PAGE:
One of the RCS’s recent priorities in terms of the student experience has been to develop collaborative elements within the individual degree programmes and this aligns with Marshall’s encouragement to “foster a culture of quality and enhancement, through dialogue and collaboration” (2017: 7). The concepts of collaboration and interdisciplinarity are key to the approach to learning and teaching, particularly on the Contemporary Performance Practice programme led by Deborah Richardson-Webb. One of the main influences on the curriculum reform process (2011-12) was the introduction of the labyrinth curriculum model which embeds “communities of practice” and encourages students to be responsive to their social, environmental and political context. One of the key aims of this was to frame developing an arts practice as being “a responsible, sustainable and engaged human being” who engages with the world beyond the conservatoire (Contemporary Performance Practice Review 2011). The time we spend as a staff team (of six core members) models this idea of community for the students and our collective pedagogical approach and the wider RCS environment allows for collaboration and conversation as part of our teaching and learning process. Marshall continues:
To deliver such an experience requires, of course, a culture of excellence which is only achieved through committed and passionate higher education staff working to a clear, shared vision and a common set of goals (2017: 8).
What are the common goals that we share as educators? What do we value in our learning and teaching? How do we encourage active, enquiring, compassionate learners who will be able to creatively collaborate to tackle future “wicked problems” (Marshall: 4)? Many respondents suggest that technology and “data science” will be vital for future global markets. I would not dispute this, but instead advocate for the role of artists and creative practitioners in contributing to addressing key issues societies face.
A recurring theme through the author’s contributions is the role in which technology has to play in developing learning and teaching strategies. Schleicher states: “perhaps the most distinguishing feature of technology is not only that it serves individual learners and educators, but that it can create an ecosystem around learning” (2017). I agree with Schleicher and in this context, I would also advocate starting small; perhaps through experimenting with how technology can enhance your own pedagogical approach within the classroom. For example, earlier this year I published “Screen-casting as a Technology-enhanced Feedback Mode” Journal of Perspectives on Applied Academic Practice (Vol 5 No 1., 2017) reflecting on piloting video feedback for assessed written work. This falls into Marshall’s definition of “individualised, flexible technological enhancements”, to keep up with the “vast diversity of learner approaches” (2017: 3) and I received excellent feedback from students who are visual/aural learners, as well as students with dyslexia (Bissell, 2017: 8).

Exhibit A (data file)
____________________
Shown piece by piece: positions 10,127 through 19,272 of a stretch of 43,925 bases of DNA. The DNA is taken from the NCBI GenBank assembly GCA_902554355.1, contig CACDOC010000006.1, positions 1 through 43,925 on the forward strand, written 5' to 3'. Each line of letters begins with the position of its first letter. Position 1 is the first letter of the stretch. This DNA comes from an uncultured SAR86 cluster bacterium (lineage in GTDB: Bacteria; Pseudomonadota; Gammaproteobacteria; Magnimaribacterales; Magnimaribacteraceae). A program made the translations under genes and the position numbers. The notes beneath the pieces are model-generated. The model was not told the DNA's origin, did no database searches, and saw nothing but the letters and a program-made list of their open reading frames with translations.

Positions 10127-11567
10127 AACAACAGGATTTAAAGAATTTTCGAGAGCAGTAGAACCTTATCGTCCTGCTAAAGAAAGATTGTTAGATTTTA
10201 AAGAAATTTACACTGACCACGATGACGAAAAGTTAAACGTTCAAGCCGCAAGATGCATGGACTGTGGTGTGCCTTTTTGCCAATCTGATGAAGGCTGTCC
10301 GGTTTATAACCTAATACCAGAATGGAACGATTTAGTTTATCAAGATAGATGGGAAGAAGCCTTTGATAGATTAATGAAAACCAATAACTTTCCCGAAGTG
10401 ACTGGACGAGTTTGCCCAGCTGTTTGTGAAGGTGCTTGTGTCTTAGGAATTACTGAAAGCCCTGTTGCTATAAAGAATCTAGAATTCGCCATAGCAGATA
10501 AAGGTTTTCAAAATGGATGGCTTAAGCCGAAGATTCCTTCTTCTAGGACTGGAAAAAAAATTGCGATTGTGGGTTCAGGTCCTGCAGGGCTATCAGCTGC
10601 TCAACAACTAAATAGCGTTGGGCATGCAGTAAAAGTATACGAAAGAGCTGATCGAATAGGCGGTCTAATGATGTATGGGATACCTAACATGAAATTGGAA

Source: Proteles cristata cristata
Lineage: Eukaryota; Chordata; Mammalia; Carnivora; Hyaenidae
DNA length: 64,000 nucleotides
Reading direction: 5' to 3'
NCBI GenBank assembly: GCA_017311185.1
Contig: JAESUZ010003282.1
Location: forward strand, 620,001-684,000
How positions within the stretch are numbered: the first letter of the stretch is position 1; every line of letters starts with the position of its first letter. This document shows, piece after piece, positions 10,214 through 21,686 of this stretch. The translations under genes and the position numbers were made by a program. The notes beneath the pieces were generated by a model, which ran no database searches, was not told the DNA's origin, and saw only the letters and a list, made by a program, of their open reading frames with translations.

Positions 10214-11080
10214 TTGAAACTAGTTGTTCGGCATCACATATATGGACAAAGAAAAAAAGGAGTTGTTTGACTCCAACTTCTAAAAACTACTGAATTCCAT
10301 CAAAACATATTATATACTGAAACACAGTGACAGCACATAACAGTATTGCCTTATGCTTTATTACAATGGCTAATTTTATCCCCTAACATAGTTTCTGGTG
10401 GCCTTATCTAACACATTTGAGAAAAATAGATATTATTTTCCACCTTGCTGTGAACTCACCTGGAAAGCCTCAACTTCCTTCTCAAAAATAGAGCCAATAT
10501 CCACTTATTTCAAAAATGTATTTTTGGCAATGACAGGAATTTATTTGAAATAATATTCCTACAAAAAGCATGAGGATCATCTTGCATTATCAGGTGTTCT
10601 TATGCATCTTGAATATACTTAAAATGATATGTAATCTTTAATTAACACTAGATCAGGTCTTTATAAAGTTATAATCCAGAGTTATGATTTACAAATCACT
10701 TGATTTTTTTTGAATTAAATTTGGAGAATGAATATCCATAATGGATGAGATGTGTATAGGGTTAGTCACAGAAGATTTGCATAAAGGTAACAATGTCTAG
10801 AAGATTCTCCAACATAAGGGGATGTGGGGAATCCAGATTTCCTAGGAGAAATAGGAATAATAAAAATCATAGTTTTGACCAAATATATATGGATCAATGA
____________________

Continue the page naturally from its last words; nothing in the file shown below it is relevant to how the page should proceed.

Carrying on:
For this development I applied bell hook’s approach in her book Teaching Community: A Pedagogy of Hope (2003) asking students “what do you need to learn?” and was encouraged by the way in which I could (in a small way) adapt my own classroom eco-system for more effective learning. These small, local, and student-centred shifts could perhaps be the small pebble that starts the larger ripples out into the wider context of teaching and learning. Perhaps Hook’s question “what do you need to learn?” can also help us in our response to the final question posed: “What works?” in terms of student success and achieving teaching excellence. I would argue that Arts/Performing Arts Higher Educational contexts are uniquely positioned to develop the active, collaborative, critical and creative global citizens of the future, so it is vital that we listen to our students (and respond) in terms of how to facilitate their learning to ensure they are equipped for this challenge.